OpenRasta and JUST EAT
We’ve previously talked about how we build on a lot of open source at JUST EAT – so today we want to give a little back and publish some of our extensions to a C# project called OpenRasta.
OpenRasta is an open source, C#, Resource-Oriented framework that you can use to build MVC-style frameworks and RESTful APIs. For the past couple of years, we’ve used it to power many of our internal web-APIs.
We have a handful of different C# web frameworks in production (OpenRasta, ServiceStack, NancyFx and ASP.NET MVC), all serving different purposes. Regardless of the framework we’ve chosen for a particular task, there’s one constant when we’re building web-APIs – the need for accurate, human-readable documentation.
But first… a brief history of documenting RESTful APIs
Documenting RESTful APIs is a challenge – predictable API structures were lost as the industry transitioned away from SOAP web-services, with the closest attempt at a verifiable spec for REST emerging as WADL. WADL was submitted for to the W3C in 2009, but there are currently no active plans to standardise it and it has never reached widespread adoption.
WADL was widely criticised during its gestation in 2007-2008 for a variety of reasons. It’s focus on client generation drew ire from the RESTful community who drew parallels to the negative points of WSDLs in WS-* APIs, they considered the specification too broad to be useful, and the belief that RESTful APIs should be self describing using HTTP’s semantics undermined adoption.
With WADL effectively dead, in early 2010 a company called wordnik started developing the spec that became known as swagger to document their APIs in a language agnostic way. Instead of designing a spec to support compile-time code-generation like WADL, swagger put the focus on generating usable and human readable documentation.
Swagger managed to hit the sweet spot in the middle – it provided useful tooling in the swagger-ui that wasn’t taxing to implement, without forcing SOAP-like designs onto RESTful APIs. It doesn’t support everything – versioning is notably absent – but it’s good enough to be useful.
Documenting our OpenRasta APIs
We haven’t been flying blind – over the past few years, we’d put together our own “json spec” for documenting RESTful APIs that worked well for us – it was the way we dealt with communicating API requirements between teams – but we’d never invested the time in building tooling as sophisticated as the swagger-ui.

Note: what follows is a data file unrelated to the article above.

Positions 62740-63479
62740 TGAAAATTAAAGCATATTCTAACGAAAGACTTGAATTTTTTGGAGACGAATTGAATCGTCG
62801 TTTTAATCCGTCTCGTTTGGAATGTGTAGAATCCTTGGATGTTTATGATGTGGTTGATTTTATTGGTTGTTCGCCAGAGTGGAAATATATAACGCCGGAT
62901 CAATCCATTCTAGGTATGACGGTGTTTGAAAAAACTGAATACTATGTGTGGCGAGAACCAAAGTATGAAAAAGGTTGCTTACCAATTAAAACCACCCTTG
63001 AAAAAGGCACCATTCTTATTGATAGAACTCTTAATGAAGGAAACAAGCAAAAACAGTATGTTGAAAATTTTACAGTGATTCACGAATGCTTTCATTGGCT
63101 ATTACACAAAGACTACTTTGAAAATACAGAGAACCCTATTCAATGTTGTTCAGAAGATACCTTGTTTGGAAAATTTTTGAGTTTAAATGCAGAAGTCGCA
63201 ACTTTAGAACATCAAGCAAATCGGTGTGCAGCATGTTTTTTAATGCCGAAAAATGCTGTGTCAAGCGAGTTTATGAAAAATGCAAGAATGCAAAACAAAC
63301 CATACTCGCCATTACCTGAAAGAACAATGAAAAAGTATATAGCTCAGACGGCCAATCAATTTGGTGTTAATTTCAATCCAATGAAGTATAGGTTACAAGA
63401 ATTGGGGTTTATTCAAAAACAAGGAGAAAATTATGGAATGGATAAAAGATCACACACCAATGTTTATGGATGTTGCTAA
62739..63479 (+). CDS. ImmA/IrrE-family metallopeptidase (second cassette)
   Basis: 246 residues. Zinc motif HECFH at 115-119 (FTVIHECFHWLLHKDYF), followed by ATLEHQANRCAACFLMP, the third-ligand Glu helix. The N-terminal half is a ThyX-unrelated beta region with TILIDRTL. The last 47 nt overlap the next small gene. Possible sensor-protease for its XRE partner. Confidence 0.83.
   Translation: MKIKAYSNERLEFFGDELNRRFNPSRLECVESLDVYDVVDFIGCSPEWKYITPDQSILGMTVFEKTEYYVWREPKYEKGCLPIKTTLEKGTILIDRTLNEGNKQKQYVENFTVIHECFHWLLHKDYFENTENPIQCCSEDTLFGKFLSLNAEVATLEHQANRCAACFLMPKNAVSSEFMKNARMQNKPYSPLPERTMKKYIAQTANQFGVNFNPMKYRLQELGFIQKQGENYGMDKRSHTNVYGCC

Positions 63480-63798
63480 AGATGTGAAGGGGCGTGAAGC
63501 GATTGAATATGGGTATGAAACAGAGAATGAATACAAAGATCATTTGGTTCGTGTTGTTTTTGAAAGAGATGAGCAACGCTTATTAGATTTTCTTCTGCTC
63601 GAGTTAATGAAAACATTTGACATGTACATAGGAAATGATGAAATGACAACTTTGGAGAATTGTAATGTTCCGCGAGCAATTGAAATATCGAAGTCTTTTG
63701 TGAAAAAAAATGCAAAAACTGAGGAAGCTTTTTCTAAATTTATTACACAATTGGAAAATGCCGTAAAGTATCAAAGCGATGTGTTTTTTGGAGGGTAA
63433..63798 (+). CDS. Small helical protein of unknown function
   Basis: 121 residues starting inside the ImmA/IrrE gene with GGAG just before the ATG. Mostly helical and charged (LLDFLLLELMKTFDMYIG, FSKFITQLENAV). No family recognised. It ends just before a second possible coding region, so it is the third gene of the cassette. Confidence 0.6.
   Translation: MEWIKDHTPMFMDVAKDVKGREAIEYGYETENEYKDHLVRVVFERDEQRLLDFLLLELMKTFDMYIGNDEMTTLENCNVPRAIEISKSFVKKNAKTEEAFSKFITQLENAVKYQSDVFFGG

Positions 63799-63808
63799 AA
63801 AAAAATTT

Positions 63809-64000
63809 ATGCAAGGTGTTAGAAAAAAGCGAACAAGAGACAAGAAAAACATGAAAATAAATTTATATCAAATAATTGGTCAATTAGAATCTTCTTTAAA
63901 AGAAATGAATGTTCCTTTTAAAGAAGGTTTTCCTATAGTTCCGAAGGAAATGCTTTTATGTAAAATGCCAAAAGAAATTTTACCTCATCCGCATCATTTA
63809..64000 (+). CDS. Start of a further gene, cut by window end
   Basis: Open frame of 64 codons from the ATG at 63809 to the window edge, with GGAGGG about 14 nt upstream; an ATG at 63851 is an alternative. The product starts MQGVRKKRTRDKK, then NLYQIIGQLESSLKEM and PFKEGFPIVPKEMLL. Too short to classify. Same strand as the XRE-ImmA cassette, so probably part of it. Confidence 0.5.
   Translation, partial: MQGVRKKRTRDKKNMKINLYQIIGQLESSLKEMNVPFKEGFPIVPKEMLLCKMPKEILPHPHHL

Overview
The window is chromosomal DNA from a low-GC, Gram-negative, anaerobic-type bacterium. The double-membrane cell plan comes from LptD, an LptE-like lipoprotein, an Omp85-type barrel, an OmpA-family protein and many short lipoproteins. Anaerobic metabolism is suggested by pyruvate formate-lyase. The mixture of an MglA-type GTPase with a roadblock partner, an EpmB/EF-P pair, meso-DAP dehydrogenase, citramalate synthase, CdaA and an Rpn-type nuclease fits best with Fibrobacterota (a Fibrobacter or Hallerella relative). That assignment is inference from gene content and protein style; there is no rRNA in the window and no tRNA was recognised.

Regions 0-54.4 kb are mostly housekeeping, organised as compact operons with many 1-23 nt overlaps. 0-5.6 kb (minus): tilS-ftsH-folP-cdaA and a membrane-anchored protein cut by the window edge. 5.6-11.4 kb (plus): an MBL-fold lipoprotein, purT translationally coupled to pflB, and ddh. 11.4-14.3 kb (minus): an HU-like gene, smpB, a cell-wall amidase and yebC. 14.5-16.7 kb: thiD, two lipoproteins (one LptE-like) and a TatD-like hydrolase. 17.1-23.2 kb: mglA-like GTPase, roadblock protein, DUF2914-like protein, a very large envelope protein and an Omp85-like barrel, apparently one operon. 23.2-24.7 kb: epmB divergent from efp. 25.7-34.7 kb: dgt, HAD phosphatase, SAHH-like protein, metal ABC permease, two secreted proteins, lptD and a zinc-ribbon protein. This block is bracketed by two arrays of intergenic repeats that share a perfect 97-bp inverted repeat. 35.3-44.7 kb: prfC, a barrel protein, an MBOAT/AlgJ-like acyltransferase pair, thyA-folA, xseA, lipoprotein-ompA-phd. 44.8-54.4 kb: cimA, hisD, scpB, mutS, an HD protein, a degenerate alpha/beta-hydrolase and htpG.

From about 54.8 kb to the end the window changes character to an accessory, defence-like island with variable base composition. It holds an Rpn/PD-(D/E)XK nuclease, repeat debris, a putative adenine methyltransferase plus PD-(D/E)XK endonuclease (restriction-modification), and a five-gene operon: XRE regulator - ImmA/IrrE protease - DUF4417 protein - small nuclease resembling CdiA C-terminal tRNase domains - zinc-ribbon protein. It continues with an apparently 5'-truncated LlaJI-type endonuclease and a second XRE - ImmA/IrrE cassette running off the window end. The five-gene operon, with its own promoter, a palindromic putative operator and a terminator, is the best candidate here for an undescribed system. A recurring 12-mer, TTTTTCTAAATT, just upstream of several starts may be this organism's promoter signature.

In late 2013, we started building an API using ServiceStack and we found that the out-of-the-box swagger-ui plugin proved really productive, and gave us a great way to demo and interact with a headless API. Because there’s no “one framework to rule them all” we wanted to get the same awesome UI and manual feedback cycle from some of the other frameworks we use.
The first target was OpenRasta, so in our first hackathon of 2014 a couple of our devs started digging through the OpenRasta source code and worked out how to plug in some OpenRasta Handlers (similar to the Controllers in other MVC frameworks). These handlers use a combination of the OpenRasta meta-model and reflection to emit swagger 1.2 formatted json that described the other handlers in the application.
We’ve added a couple of things – extra attributes to let you drop notes into the generated swagger documentation, and attributes to help you hint at types that we can’t discover by reflection (notably, handler methods that return OperationResult(xyz) must be annotated for return types to be correctly identified). We’ve started to roll these things out across our internal APIs and we’re pleased with the results.
The OpenRasta project is a fairly quiet at the moment, so we’re releasing this as a stand-alone assembly and NuGet package that targets the last stable available version of OpenRasta (2.1).
Source code is available on GitHub here: https://github.com/justeat/OpenRastaSwagger
NuGet packages available here: https://www.nuget.org/packages/OpenRastaSwagger/
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